ANZ economists said they were "in no doubt" that further measures would be introduced over coming years to compliment the Official Cash Rate, with the focus on controlling bubbles in the dairy and housing sectors. In their weekly comment piece, the ANZ National economists said the dairy sector was likely to face different capital lending requirements at some stage, which would mean higher lending margins. They also said a capital gains or land tax may not be taken up for 'political reasons', but that "the rules will change" either through depreciation rates, elimination of various deductabilities or some other tax modifications. "(Y)ou can't have an investment class such as housing, which is NZ's biggest, and expect the Government to continue giving that investment class an aggregate tax refund, which is the current absurdity," they said. Here are the economists' comments on the impending changes:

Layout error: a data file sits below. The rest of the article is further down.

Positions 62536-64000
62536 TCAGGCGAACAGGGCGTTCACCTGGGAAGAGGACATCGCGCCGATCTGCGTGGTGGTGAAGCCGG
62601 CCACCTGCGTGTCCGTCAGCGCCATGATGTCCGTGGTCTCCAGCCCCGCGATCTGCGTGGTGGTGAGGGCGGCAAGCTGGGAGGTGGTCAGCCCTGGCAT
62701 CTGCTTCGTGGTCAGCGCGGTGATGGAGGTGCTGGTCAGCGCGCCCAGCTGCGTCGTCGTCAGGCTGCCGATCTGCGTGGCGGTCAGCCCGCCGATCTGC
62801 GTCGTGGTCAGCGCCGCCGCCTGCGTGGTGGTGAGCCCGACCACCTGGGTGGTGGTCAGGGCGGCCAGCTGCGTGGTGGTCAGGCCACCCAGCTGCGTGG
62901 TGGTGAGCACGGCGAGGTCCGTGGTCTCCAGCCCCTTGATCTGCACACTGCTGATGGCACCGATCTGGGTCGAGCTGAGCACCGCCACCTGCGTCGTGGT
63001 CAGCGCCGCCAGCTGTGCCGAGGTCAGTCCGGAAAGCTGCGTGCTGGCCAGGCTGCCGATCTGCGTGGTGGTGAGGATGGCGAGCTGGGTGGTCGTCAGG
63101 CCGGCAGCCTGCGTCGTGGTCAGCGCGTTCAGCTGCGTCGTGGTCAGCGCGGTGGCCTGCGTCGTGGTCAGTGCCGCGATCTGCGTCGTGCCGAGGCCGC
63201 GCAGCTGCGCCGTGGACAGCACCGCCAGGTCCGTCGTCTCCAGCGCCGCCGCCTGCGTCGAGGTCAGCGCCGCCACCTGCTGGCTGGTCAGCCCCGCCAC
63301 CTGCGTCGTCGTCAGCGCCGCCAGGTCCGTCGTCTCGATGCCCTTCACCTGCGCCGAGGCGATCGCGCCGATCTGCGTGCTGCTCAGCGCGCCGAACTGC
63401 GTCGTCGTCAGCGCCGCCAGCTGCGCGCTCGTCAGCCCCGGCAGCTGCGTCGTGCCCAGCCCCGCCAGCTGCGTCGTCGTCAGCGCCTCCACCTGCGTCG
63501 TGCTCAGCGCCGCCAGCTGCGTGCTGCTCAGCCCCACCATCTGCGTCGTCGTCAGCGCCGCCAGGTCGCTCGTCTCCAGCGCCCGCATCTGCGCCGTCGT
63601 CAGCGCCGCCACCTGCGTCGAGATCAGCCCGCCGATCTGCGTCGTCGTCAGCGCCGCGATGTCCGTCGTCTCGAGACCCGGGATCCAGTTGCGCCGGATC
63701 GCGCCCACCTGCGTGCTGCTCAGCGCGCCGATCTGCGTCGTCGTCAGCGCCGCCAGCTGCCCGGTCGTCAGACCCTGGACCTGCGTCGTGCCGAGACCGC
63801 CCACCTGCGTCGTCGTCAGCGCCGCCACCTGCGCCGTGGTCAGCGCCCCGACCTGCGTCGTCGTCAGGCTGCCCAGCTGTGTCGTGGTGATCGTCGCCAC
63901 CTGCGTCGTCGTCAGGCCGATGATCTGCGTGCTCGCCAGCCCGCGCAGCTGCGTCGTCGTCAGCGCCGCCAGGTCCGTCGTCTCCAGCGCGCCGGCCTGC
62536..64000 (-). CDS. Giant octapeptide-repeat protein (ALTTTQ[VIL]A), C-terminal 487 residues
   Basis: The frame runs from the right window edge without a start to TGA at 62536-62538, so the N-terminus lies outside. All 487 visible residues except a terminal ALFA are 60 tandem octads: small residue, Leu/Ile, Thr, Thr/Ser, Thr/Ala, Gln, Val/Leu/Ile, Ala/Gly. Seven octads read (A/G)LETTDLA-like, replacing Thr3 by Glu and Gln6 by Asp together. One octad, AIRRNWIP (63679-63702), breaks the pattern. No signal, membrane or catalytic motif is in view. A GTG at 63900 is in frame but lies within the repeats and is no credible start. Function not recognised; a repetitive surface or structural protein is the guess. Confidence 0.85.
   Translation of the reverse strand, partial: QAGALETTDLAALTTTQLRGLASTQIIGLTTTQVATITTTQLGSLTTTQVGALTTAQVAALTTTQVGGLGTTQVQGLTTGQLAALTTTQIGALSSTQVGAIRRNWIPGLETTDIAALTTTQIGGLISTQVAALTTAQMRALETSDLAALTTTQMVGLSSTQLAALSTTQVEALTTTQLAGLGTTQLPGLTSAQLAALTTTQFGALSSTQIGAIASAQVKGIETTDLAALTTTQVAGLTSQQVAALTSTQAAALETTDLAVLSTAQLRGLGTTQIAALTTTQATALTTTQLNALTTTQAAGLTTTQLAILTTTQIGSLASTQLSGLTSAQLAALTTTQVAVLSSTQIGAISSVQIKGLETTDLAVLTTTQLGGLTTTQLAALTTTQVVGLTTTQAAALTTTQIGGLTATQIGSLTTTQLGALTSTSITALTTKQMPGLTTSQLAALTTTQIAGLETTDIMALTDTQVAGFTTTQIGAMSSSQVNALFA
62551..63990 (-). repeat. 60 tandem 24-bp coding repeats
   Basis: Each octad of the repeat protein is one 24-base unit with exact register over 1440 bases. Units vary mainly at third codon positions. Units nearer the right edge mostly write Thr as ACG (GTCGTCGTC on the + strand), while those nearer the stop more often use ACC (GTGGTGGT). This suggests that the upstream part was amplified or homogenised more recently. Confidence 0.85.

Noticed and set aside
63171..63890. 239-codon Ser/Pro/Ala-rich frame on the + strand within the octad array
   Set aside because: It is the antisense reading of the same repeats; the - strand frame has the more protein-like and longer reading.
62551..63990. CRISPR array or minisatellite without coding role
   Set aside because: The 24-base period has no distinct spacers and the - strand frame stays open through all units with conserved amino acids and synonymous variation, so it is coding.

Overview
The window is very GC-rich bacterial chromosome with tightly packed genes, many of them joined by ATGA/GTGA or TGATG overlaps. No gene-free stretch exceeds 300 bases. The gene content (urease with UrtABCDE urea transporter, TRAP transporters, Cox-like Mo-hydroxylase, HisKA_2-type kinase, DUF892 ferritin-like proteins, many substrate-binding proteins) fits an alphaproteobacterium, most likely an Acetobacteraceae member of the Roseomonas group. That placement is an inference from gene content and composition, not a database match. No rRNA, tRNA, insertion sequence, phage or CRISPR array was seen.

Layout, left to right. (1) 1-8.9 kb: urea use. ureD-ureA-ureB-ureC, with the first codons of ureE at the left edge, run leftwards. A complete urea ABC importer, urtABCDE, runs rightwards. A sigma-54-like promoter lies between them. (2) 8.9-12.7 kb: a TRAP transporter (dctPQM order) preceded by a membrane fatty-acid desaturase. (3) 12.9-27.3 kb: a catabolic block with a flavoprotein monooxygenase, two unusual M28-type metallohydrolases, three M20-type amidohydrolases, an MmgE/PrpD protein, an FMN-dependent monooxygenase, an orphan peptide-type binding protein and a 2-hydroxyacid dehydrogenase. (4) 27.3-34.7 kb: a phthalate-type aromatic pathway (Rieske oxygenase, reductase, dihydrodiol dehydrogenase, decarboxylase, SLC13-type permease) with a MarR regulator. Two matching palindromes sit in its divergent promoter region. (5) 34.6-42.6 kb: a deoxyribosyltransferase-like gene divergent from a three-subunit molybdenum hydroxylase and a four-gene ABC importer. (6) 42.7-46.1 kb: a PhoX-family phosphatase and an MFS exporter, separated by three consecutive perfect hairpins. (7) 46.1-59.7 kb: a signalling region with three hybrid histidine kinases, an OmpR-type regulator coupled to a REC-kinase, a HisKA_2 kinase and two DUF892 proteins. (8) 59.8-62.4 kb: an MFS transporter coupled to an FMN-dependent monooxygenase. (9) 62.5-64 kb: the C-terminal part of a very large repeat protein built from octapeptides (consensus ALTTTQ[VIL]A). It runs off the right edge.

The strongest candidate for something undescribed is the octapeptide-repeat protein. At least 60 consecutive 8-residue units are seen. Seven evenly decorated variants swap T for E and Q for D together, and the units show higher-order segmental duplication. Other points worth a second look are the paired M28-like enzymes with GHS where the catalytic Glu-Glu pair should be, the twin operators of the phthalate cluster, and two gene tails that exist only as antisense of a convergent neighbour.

At times like this "“ when major divergences are opening up "“ it is useful to remember that there is more than one way to skin a cat. The OCR is a blunt instrument and we are in no doubt other measures are going to be introduced over the coming years as monetary policy seeks more "mates" "“ including the interaction with fiscal policy. In terms of the two main "surprises", namely the dairy sector and housing, the former will face different capital lending requirements at some stage, which means higher lending margins and also some form of regulatory mechanism to internalise the negative externality it imposes on our environment. The "better" the outlook, the closer these changes are. Housing in some way or form will feature in terms of the recommendations out of various review groups and taskforces that the Government have in place and that are all due to report back before the end of the year. It may not be a capital gains or land tax that is taken up for "political reasons". But you can't have an investment class such as housing, which is NZ's biggest, and expect the Government to continue giving that investment class an aggregate tax refund, which is the current absurdity! The rules will change, either be it through depreciation rates, eliminating various deductabilities or some other tax modifications. It's all part of fostering changes across the economy, and we are in no doubt various structural modifications will be influential in so far as how much work monetary policy has to do. In the absence of such changes, the risk is that we go back to the behaviours of old, familiar bubbles form, the rebalancing process is stymied and the OCR once again becomes the sledgehammer.